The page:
The beginning of the 2000s marked a unique moment in the history of cinema, especially when it came to children’s entertainment. Most of the movies of the time are obsessed with random CGI easily outclassed by today’s most lackluster toothpaste commercials. As a result, it’s easy to get carried away with nostalgia for the more serious efforts of the time. An unlikely example? 2002 Spy Kids 2: The Island of Lost Dreamsthe most underrated delivery of the spy kids franchise.
Fresh off the wild hit of 2001 spy kids, director/writer Robert Rodriguez wasted no time in following up. Just a year later, most of the original cast returned, with Alexa Vega and Daryl Sabara reprising their slightly older roles as Carmen and Juni Cortez. They were now fully realized spies working for the newly formed children’s division of the Organization of Super Spies (OSS).
One of the main benefits of making a spy kids The sequel so soon after the original was Rodriguez’s ability to continue the story while these young actors were still young. And unlike the first movie, The island of lost dreams it is a pure and independent adventure. There’s no need for compelling origin stories or grooming kids to be diminutive, believable agents. Furthermore, Rodríguez had the good sense to avoid preparing a third film, possibly because he envisioned an episodic approach from the start.
Spy Kids 2 opens with Carmen and Juni handily saving the president’s daughter from an amusement park ride gone haywire, while deftly presenting two plot wrinkles: rival spy kids Gary and Gerti Giggles (played by Matt O’ Leary and Emily Osment, respectively). What follows is a “more of everything” spy kids movie. More action, more gags, more runtime.
The actual premise of The island of lost dreams it is embarrassingly inconsistent. It’s almost charming, really. The plot device and evil machinations that bring Carmen and Juni to this nightmarish island will have little kids scratching their heads at the myriad of logical inconsistencies. But you are not aware of the plot. And despite its messy setup, Spy Kids 2 he manages to take advantage of a decent conflict for his heroes.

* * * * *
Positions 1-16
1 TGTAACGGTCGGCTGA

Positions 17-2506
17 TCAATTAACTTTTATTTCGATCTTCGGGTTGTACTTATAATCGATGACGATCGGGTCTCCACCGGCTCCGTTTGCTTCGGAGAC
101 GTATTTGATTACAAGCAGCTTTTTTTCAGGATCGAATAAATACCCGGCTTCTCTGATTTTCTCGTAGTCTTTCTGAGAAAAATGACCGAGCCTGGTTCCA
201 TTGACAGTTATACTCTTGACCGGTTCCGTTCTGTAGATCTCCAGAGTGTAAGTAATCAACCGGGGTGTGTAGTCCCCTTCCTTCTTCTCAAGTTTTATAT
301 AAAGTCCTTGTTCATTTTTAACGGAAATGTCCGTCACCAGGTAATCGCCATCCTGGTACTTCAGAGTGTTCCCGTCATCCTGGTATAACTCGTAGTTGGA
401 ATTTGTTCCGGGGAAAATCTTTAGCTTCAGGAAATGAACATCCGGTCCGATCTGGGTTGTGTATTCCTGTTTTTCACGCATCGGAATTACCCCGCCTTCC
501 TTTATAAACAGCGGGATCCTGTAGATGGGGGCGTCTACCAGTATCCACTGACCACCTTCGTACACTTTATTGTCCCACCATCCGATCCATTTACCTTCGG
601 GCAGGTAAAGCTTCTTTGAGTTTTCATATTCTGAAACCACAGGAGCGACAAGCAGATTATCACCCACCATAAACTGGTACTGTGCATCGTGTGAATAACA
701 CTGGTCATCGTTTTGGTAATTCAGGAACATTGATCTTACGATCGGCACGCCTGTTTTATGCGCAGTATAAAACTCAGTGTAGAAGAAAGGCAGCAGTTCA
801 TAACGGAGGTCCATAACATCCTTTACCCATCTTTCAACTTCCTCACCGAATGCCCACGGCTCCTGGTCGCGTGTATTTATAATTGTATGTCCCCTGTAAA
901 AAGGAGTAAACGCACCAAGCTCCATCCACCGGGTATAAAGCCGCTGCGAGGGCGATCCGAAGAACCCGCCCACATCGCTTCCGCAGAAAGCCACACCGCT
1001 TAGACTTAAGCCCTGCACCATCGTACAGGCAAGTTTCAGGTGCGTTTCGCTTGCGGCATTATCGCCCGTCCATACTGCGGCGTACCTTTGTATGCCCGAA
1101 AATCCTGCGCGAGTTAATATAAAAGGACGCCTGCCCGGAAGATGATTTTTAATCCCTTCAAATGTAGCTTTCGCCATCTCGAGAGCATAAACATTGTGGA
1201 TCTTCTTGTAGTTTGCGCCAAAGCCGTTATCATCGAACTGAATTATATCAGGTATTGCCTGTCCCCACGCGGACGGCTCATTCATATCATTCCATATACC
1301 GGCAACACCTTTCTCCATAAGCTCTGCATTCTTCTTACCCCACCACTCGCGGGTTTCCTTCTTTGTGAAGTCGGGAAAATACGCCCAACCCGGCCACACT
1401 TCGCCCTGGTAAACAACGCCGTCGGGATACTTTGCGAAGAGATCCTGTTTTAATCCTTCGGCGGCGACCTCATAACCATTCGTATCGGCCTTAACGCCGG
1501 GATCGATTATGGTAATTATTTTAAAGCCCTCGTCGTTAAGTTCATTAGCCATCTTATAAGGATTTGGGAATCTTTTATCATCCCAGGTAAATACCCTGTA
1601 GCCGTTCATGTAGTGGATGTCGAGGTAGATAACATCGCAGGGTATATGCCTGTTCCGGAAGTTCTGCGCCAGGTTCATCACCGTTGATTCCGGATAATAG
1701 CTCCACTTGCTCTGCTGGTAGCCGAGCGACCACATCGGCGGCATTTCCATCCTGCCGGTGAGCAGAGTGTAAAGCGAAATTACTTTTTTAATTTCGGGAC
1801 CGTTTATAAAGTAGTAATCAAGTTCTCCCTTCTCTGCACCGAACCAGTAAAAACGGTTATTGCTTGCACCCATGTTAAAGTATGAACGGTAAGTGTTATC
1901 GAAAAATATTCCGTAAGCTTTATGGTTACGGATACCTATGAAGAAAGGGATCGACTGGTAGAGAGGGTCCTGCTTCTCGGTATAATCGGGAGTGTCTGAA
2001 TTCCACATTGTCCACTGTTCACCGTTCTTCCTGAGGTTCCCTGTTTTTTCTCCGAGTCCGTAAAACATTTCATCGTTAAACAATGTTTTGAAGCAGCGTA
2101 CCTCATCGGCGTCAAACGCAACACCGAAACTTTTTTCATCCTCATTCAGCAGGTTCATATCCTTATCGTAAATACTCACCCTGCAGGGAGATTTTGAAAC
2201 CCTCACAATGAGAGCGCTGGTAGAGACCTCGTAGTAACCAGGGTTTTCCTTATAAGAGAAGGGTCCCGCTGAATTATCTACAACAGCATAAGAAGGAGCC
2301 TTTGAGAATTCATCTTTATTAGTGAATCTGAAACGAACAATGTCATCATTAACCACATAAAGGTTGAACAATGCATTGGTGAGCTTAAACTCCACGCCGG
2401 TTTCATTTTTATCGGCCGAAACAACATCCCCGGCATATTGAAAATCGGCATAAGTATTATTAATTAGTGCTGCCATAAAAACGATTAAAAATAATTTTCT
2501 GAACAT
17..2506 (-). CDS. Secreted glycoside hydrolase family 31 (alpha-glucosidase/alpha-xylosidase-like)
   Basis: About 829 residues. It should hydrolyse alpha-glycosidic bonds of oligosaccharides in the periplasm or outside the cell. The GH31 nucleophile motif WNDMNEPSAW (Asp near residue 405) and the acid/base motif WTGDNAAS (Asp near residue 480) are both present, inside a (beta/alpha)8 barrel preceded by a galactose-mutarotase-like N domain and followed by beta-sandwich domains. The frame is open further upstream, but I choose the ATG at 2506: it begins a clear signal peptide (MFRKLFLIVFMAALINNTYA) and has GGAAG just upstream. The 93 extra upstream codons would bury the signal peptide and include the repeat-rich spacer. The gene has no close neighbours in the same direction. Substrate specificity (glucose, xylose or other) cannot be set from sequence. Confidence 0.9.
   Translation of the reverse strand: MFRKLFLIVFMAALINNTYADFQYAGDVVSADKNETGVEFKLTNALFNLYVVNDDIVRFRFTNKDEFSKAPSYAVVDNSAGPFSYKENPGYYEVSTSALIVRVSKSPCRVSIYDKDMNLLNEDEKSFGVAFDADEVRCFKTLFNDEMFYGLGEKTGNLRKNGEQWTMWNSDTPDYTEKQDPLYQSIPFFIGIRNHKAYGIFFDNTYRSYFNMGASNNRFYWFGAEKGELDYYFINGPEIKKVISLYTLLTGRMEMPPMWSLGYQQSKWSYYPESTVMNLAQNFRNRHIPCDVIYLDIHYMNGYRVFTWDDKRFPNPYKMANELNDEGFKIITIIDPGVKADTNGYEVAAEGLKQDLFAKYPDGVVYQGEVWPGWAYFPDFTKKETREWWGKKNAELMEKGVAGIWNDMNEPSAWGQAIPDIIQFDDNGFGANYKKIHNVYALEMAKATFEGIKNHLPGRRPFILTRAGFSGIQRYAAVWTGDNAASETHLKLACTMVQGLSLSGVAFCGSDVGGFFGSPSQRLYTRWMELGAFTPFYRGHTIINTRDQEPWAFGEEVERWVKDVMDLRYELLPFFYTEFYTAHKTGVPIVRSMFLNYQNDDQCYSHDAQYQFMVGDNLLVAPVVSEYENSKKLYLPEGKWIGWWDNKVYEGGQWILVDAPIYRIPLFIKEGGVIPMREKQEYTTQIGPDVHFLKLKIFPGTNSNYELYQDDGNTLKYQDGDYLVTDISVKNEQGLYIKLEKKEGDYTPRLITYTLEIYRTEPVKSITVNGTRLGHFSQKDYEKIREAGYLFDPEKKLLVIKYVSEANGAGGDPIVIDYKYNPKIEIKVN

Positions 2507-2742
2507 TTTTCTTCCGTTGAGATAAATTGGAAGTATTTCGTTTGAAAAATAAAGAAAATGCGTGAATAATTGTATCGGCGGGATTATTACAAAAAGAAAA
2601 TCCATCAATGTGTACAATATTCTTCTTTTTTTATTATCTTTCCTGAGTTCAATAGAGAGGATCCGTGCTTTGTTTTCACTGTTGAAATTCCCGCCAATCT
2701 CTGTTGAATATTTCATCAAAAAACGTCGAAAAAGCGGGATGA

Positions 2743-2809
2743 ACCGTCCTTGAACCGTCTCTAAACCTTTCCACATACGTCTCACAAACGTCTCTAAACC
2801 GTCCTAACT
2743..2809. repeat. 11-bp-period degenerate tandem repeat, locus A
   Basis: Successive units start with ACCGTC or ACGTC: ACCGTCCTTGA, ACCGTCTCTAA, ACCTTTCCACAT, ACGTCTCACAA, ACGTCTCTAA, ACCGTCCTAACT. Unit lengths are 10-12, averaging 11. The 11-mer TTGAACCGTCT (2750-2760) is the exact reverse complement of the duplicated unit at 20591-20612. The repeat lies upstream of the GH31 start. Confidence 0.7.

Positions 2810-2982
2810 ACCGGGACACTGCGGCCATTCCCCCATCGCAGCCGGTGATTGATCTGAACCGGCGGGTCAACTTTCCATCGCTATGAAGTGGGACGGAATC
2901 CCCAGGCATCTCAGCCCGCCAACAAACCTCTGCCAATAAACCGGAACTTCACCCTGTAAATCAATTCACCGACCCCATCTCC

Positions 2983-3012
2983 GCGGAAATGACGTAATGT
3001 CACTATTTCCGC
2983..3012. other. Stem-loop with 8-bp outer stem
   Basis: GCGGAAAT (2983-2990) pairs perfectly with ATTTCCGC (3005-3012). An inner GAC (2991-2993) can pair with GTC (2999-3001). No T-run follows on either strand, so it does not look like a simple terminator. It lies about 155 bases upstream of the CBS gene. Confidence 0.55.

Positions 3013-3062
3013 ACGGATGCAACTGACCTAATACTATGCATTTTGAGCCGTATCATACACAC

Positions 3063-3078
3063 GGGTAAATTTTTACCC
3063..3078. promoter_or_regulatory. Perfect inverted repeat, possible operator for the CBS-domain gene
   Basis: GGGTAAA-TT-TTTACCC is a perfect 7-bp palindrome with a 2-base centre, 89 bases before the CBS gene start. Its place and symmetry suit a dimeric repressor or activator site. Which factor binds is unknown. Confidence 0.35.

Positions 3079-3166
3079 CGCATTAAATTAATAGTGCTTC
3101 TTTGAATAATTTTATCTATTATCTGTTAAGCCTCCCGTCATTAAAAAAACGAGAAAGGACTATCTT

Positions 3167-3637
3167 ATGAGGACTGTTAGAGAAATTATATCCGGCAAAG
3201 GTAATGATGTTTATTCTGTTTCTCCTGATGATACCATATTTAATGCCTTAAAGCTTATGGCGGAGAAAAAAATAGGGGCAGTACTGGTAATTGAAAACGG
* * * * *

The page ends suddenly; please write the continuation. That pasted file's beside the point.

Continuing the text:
Despite being the original spy girls, Carmen and Juni are not the top of their class. Instead, they are constantly outdone by their new friends, one of whom Carmen has a crush on. It’s a clever way to continue the character development of the previous film, in which they stepped up to save their seasoned spy parents from a ridiculous world-conquest scheme in a surprising pastiche of Latin pop culture.
This time, the Spy Kids are up against better versions of themselves. Gary and Gertie are basically a future reboot staring them in the face. Smoother, better braces and even better hair. Sure, we have no idea why they have to be on this island fighting hybrid animal creatures with Steve Buscemi, but at least we know why they want to be here. They proved themselves to their parents and now they want to do the same with their peers.
Speaking of the parents, once again Antonio Banderas and Carla Gugino play them, and they occupy a considerable background, although it is understandable. They have to make room for the grandparents, played by Ricardo Montalbán and Holland Taylor, who have a frenzy of fun in the final act against the movie’s bland, aggressive villain. Although the film’s original marketing was intended to be more of a “spy family”, it is actually a box office hit dedicated to Carmen and Juni.
Nothing Spy Kids 2 could never be mistaken for serious or pretentious cinema – one scene has the characters literally riding on a magnet, while another has them listening to each other’s thoughts, which makes it all the more remarkable that Steve Buscemi essentially stops the film to deliver a jarringly profound aside that would make any sci-fi auteur director blush. The words and delivery of this quote are quietly uncanny for the movie it’s in, as the context refers to a troubled scientist whose lab experiments have turned against him and now roam the island like free animals. but dangerous.
“Do you think that God stays in heaven because he too lives in fear of what he has created here on Earth?”
I’m not sure why Robert Rodriguez, or whoever invented this line, decided that this was the time and place to sow a crisis of faith in the hearts of children around the world, but we have no choice but to applaud his audacity. .
As mentioned, the visual effects in Spy Kids 2 they’re atrocious and disgusting, even for 2002, the same year live action was born Scooby Doo movie. The kids at the time, myself included, probably didn’t notice or care. But watching as an adult, the uncanny valley shown is actually so bad and so painfully distant from anything believable that it takes on the surreal, otherworldly quality it ironically seeks. Most of the film’s gags and production design behave similarly, with the Nickelodeon-esque settings and color palette almost foreign to anyone watching in 2022.
In a quick 100 minutes, The island of lost dreams it’s one of our liveliest, but utterly insane, time capsules from the first decade of this century. Until the Latin pop live concert number in character as Alexa Vega that ends the film as grandly as it began. Robert Rodriguez, Hollywood’s eponymous troublemaker, certainly had a dream for this series, and at least for Spy Kids 2he had yet to see it turn into an IP nightmare.